Take the 2-minute tour ×
Stack Overflow is a question and answer site for professional and enthusiast programmers. It's 100% free.

I'm working on my first Java site. I'm running Apache Tomcat on port 8080, and Apache HTTPD on port 80. The current URL that I can access the site at is (for example) I want to remove the port number from the URL before I point the domain at the new IP.

At the moment I am only using Apache for phpmyadmin, however I plan on using it for CGI scripts and other stuff once I figure out mod_jk etc... So I don't want to change Tomcat's port to 80 and turn off Apache.

I hope this makes sense.

share|improve this question

4 Answers 4

up vote 29 down vote accepted

The correct way to do things is to leave Apache at 80 and Tomcat at 8080 and use a plug in (preferably mod_proxy) to proxy Tomcat from Apache. mod_proxy would only take you 10 minutes to set up.

This how-to is very simple to follow.

share|improve this answer
I'd recommend this too - best not have your JVM running as root unless you've got some other way of allowing it to bind to port 80. –  Alnitak Mar 2 '09 at 20:13
mod_jk allows you to not run as root and still use port 80 to serve requests through Apache. –  Mike Mar 2 '09 at 20:58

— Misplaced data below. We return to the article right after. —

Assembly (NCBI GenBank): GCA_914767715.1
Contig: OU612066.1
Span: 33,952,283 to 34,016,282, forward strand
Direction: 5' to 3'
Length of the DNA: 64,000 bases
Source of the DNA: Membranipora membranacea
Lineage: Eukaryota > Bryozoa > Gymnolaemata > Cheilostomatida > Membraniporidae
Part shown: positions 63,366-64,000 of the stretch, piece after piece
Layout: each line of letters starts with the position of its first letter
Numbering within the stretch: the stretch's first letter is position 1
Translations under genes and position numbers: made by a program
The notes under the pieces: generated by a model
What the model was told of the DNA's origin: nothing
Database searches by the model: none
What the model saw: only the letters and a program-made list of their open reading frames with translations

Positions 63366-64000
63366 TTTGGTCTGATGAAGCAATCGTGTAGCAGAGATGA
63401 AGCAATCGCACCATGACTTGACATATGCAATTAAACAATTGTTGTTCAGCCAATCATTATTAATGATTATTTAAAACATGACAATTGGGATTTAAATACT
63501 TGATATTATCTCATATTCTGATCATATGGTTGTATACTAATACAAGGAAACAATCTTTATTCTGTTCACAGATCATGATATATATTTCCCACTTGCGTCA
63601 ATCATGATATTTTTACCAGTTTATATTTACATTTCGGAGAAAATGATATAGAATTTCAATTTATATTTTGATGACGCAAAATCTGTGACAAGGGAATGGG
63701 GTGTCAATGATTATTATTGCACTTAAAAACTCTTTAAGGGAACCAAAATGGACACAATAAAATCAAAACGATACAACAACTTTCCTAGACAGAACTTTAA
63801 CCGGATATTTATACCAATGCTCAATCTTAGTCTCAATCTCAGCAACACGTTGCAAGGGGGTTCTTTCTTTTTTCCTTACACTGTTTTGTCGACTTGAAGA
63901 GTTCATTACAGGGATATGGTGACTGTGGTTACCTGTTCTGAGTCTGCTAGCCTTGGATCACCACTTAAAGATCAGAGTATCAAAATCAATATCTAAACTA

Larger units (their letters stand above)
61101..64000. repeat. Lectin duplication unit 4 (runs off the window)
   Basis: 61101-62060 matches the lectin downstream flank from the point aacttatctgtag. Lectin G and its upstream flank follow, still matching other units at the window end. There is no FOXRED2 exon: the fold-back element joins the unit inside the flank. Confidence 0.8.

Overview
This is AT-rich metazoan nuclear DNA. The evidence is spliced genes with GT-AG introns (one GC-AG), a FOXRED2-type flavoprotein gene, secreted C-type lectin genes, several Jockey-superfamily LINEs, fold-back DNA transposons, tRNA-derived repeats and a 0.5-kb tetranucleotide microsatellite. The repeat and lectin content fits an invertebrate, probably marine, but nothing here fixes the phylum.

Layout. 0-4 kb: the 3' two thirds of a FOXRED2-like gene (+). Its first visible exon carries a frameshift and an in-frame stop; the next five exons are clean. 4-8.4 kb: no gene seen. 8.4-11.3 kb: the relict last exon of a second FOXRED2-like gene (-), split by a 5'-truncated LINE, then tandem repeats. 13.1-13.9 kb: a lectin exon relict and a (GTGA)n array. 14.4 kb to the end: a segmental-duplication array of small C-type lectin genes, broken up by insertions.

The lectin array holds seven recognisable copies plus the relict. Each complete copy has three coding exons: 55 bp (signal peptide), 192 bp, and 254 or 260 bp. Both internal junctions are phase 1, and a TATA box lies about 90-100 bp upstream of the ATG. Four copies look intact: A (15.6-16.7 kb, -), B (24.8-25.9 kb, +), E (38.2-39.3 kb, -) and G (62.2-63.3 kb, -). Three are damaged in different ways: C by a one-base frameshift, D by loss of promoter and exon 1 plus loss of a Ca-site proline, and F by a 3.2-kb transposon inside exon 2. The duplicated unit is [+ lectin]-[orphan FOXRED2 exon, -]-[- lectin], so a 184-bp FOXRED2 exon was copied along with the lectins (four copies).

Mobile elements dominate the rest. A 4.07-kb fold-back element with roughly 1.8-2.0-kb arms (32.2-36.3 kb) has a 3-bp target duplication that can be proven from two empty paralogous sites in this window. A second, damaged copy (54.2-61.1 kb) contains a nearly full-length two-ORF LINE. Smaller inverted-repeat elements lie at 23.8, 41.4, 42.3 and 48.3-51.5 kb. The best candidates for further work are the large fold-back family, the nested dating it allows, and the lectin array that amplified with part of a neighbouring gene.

@kgiannakakis: do you prefer this over mod_jk? –  cherouvim Mar 4 '09 at 17:12
mod_proxy is a newer module and is considered to be better than mod_jk. It is only supported from Apache's version 2.2 onwards. I personally have only used mod_proxy. –  kgiannakakis Mar 5 '09 at 7:08

The usual way this is done, as you already mentioned, is to use mod_jk from Apache HTTPD to forward that content that you want to be processed by Tomcat.

There is a Quick HowTo at tomcat.apache.org. You need to do the following:

  • Copy mod_jk.so into the appropriate modules directory for Apache HTTPD.
  • Create a configuration file workers.properties
  • In Apache HTTPD's httpd.conf, add a section to configure mod_jk.
  • Ensure that Tomcat is configured to accept the mod_jk protocol, which is usually on port 8009.

The lines in httpd.conf with JkMount:

JkMount  /examples/* worker1

tell Apache HTTPD which requests are to be forwarded to Tomcat.

share|improve this answer

Both the helpful answers above are good, but I much prefer mod_proxy over mod_jk. There's no extra installation to do for mod_proxy, unlike mod_jk, and the setup is much easier. mod_jk gives you more control over detailed tuning of Tomcat parameters, but if you just want a simple redirect from Apache to Tomcat, mod_proxy is the way to go.

share|improve this answer

If you want static content to be served by Apache instead of Tomcat you should use mod_jk : http://tomcat.apache.org/tomcat-6.0-doc/proxy-howto.html

And what about SSL - if we want Apache to handle HTTPS, because it is faster then java/Tomcat?

share|improve this answer

Your Answer


By posting your answer, you agree to the privacy policy and terms of service.

Not the answer you're looking for? Browse other questions tagged or ask your own question.